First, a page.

I have this theorem with a part of the proof:

$\quad$ Let $V$ be a Hilbert space, $U$ an open neighborhood of $u\in V$, and let $\varphi\in C^2(U,\mathbf R)$. Define implicity the linear operator $L:V\to V$ by $$(Lv,w)=\varphi''(u)(v,w).$$ Then $L$ is self-adjoint and we shall identify $L$ with $\varphi''(u)$. If $\varphi''(u)$ is a Fredholm operator, $V$ is the orthogonal sum of $R(\varphi''(u))$ and $\ker(\varphi''(u))$.
$\quad$ Assume now that $u$ is a critical point of $\varphi$. The Morse index of $u$ is defined as the supremum of the dimensions of the vector subspaces of $V$ on which $\varphi''(u)$ is negative definite. The nullity of $u$ is defines as the dimension of $\ker\varphi''(u)$. Finally, the critical point $u$ will be said to be non-degenerate if $\varphi''(u)$ is invertible.

Theorem $\bf 8.3.\,$ Let $U$ be an open neighborhood of $0$ in a Hilbert space $V$ and let $\varphi\in C^2(U,\mathbf R)$. Suppose that $0$ is a critical point of $\varphi$ with positive nullity and that $L=\varphi''(0)$ is a Fredholm operator, so that $V$ is the orthogonal direct sum of $\ker(L)$ and $R(L)$. Let $w+v$ be the corresponding decomposition of $u\in V$. Then there exists an open neighborhood $A$ of $\,0$ in $V$, an open neighborhood $B$ of $\,0$ in $\ker(L)$, a local homeomorphism $h$ from $A$ into $U$, and a function $\hat\varphi\in C^2(B,\mathbf R)$ such that $$h(0)=0,\quad\hat\varphi'(0)=0,\quad\hat\varphi''(0)=0$$ and $$\varphi(h(u))=(1/2)(Lv,v)+\hat\varphi(w)$$ on the domain of $h$.

Proof. $1)$ Let $Q:V\to V$ be the orthogonal projection onto $R(L)$. By the implicit function theorem, we can find $r_1>0$ and a $C^1$-mapping $$g:B(0,r_1)\cap\ker L\to R(L)$$ such that $g(0)=0,$ $g'(0)=0$ and $$Q\nabla\varphi(w+g(w))=0.\tag{13}$$ Let us define $\hat\varphi$ on $B=B(0,r_1)\cap\ker L$ by $$\hat\varphi(w)=\varphi(w+g(w))$$ so that, by direct computation and $(13)$, $$\nabla\hat\varphi(w)=(I-Q)\nabla\varphi(w+g(w))$$ and $$\hat\varphi''(w)=(I-Q)\varphi''(w+g(w))(Id+g'(w)).$$ In particular $$\nabla\hat\varphi(0)=(I-Q)\nabla\varphi(0)=0.$$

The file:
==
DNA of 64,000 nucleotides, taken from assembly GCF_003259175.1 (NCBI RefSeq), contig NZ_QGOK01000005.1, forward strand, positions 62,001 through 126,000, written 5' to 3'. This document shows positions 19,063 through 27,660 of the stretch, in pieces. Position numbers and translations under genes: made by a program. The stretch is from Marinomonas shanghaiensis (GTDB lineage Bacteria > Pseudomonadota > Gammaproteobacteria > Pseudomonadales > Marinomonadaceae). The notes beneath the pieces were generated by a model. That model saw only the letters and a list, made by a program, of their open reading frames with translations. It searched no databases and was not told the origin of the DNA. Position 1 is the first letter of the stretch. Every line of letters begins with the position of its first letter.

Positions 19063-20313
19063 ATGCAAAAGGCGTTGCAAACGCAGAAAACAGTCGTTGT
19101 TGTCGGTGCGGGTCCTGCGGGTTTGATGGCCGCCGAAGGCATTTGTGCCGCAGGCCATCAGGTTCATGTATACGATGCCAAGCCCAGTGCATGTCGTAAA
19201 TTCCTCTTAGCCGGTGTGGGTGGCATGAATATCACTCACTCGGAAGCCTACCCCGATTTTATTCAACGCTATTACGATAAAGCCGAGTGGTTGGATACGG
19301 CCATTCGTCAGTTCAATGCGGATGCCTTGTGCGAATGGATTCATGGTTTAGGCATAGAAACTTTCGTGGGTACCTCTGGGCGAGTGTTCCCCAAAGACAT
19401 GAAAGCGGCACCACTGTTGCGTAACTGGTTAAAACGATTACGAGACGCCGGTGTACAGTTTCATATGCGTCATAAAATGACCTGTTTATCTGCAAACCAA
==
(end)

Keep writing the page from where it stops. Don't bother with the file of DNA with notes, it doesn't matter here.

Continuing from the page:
And I have this question:

why $\nabla\hat{\varphi}(w)=(I-Q) \varphi(w+g(w))$ ?

Please help me.

Thank you.

  • $\begingroup$ do you mean: why $\nabla\hat{\varphi}(w)=(I-Q) \nabla\varphi(w+g(w))$? $\endgroup$ – robjohn Jan 6 '14 at 13:05
  • $\begingroup$ It would be useful to become acquainted with MathJax. It is preferable to have questions in MathJax versus an image, if for no other reason than it is easier to search MathJax than an image. $\endgroup$ – robjohn Jan 6 '14 at 13:08
  • $\begingroup$ May I ask you whence your image is taken? That book looks familiar to me... $\endgroup$ – Siminore Jan 6 '14 at 13:35
  • $\begingroup$ Critical Point Theory and Hamiltonian Systems by Jean Mawhin Michel Willem $\endgroup$ – Vrouvrou Jan 6 '14 at 13:37

Since $(13)$ says that $Q\nabla\varphi(w+g(w))=0$ and $I\nabla\varphi(w+g(w))=\nabla\varphi(w+g(w))$, we get $$ (I-Q)\nabla\varphi(w+g(w))=\nabla\varphi(w+g(w))-0=\nabla\hat{\varphi}(w) $$

| cite | improve this answer | |
  • $\begingroup$ thank you, but how to find from $\nabla \hat{\varphi}(w)$ ? please $\endgroup$ – Vrouvrou Jan 6 '14 at 13:31
  • $\begingroup$ ohh i understand i tryed to calculate $\nabla \hat{\varphi}$ $\endgroup$ – Vrouvrou Jan 6 '14 at 13:43
  • 1
    $\begingroup$ $\nabla(\varphi(w+g(w)))=(I+\mathcal{J}g)^T(\nabla\varphi)(w+g(w))$ where $\mathcal{J}g$ is the Jacobian of $g$. $\endgroup$ – robjohn Jan 6 '14 at 13:59
  • $\begingroup$ yes but here -Q dont appear, for this i asked the question $\endgroup$ – Vrouvrou Jan 6 '14 at 14:05
  • 1
    $\begingroup$ @Vrouvrou: I think the problem is with ambiguity: I believe $\nabla\varphi(w+g(w))$ in $(13)$ means $\nabla\left(\varphi(w+g(w))\right)=\nabla\hat{\varphi}(w)$ rather than $\left(\nabla\varphi\right)(w+g(w))$. $\endgroup$ – robjohn Jan 6 '14 at 21:57

Your Answer

By clicking “Post Your Answer”, you agree to our terms of service, privacy policy and cookie policy

Not the answer you're looking for? Browse other questions tagged or ask your own question.